Wednesday, June 19, 2013


I got caught up.

I got caught up in the sadness.

I got caught up in the sadness and mourning the loss.

I got caught up in the sadness and mourning the loss of a quintessential man 
of justice and peace.

I got caught up in the sadness,
and mourning the loss of a quintessential man of peace and justice,
I posted a Rest in Peace statement
before I checked the sources
before I knew the facts
before I had triangulated the information.

I apologize to anyone who read my Facebook posting and began to also sink into sadness.
I am sorry for anyone who began to mourn the loss of Nelson Mandela prematurely, as I did.

I am reminded of the often quoted statement The rumors of my demise are greatly exaggerated.

Mark Twain  made the original and similar statement (The report of my death was an exaggeration) in response to an item reporting his serious illness and his death in the New York Journal (June 2, 1897).  Actually it was his cousin who was sick at the time.

I should have known better.

I should have double-triple-quadruple checked my facts.

I have personally and recently berated mainstream media for this exact same error, for causing this exact same confusing situation.

I have been  loud and adamant about this.

The news outlets rush in a media frenzy to be first to scoop the competition.  To titillate,  to speculate, and to tease is not news, but can result in the same being received as news by us, the public--- then gets repeated as fact-- accepted without question, without further investigation or inquiry.

It happened with the Newtown Shooting.

The name of the shooter had not yet been released.  I had just heard that caveat on  NPR , as they deliberately waited for the official release, but then turned  in the next  minute  to a hear another station announce a name--- an incorrect name-- the name of the shooter's brother, who had nothing to do with the massacre at New town.

It happened with the Boston Bombing.

Many news outlets incorrectly reported an arrest in the case when there was none. John King went a step further and erroneously reported that an arrest had been made of a dark-skinned suspect. 

The resulting responses were fast and furious. That was just one of many erroneous reports.  Click here to view other incorrect reports related to this incident.

Regret the Error hosted at is devoted to errors in the news media.  Click here to read about several Obama/Osama confusions/typos and also the latest posts.

There are  incentives to be first-- to provide an exclusive report.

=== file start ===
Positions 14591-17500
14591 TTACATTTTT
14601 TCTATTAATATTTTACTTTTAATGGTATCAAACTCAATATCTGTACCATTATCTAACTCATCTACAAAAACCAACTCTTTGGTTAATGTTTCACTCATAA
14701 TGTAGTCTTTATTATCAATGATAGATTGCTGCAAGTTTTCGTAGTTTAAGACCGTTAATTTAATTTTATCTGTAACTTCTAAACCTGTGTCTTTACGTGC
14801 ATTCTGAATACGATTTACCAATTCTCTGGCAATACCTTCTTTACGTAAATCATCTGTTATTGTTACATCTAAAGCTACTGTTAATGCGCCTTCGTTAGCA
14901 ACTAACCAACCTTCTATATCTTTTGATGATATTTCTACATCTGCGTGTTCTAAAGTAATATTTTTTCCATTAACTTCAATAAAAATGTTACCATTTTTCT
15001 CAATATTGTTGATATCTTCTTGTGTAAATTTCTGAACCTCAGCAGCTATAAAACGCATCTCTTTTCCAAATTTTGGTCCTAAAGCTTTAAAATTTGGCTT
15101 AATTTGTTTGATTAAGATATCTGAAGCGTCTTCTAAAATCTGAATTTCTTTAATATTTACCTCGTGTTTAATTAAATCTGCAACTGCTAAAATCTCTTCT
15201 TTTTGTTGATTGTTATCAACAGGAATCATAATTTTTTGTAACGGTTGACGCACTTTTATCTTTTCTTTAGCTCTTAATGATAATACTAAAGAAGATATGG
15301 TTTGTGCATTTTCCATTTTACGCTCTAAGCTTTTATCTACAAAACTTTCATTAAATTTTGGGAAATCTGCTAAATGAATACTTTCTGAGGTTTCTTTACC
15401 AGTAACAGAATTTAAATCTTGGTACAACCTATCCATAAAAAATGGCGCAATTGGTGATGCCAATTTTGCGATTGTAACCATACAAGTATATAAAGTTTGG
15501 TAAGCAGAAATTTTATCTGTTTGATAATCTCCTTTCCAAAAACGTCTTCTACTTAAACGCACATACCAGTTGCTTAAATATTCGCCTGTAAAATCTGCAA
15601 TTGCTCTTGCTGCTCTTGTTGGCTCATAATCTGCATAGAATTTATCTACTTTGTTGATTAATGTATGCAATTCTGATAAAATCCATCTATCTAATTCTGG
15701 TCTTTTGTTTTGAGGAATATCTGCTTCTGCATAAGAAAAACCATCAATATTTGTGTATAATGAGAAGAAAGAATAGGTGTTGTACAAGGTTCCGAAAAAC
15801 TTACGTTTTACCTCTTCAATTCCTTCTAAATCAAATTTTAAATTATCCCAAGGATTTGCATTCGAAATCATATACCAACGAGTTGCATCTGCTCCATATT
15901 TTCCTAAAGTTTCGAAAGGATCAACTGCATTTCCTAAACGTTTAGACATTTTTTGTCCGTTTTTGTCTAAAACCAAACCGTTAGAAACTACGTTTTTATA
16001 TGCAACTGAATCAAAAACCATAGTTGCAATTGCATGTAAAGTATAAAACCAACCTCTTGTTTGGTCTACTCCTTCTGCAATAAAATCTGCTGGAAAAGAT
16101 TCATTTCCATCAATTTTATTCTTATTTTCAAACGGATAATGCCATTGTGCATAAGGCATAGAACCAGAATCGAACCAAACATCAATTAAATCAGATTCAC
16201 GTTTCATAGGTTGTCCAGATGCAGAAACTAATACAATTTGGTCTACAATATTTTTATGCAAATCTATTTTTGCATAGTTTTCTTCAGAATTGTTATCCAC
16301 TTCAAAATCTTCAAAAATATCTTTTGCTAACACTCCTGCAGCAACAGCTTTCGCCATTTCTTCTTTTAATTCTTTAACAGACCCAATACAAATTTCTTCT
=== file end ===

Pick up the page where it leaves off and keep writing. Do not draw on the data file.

But we have to stop-- just as we would before passing on juicy gossip and ask:  

Is the information accurate?
How do we know what we know?
Can our information  be verified ?
Can our source(s) be verified?

I have been quick to criticize this premature/inaccurate reporting behavior, yet I was also quick to fall into the power of having and responding  to information in my possession in a "timely" manner-- thus posting wrong information.

Social media can promote this--- I am a case in point.
Anyone can post-- anyone can post anything, at anytime.

I fell into the social media hoax about Nelson Mandela and furthered the lie.

I got caught up in the sadness,
....and mourning the loss of a quintessential man of peace and justice,
I posted a Rest In Peace statement for Nelson Mandela who is currently alive, improving in health, and engaging with his family.

Today's Deeper Writing Possibility

How do you know what you know?  How do you verify information you hear or read? How do you decide when and how to pass on what you hear and read?

What is news?

Think about a time when you passed on incorrect information.  What happened as a result?

Think about a recent news story.  What else would you have liked to know about the event?

Write an essay or personal narrative about reporting news from one of the above perspectives.    


  1. Brilliant treatment of an important discussion and caution forus all, Robin. What a lovely container for your correction, that nested meditation.

  2. Thank you for your kind words, Margaret. When I struggling with a piece my default is always nestled meditation. I now have a better understanding of how reporters might fall it to the frenzy :-)

  3. I love this discussion and the idea of what I know and how I know it! We, as humans, are always quick to pass on information, we love being the "first"! The challenge to consider information and when to share is important, not only in the news but also in community and relationships. Great post!

  4. Thanks, Leslie. This incident truly proved to be a learning experience for me. I feel like the responsibility is even greater if I am passing something on in writing---on the internet.

    I will be checking from now on, hoping not to repeat this error.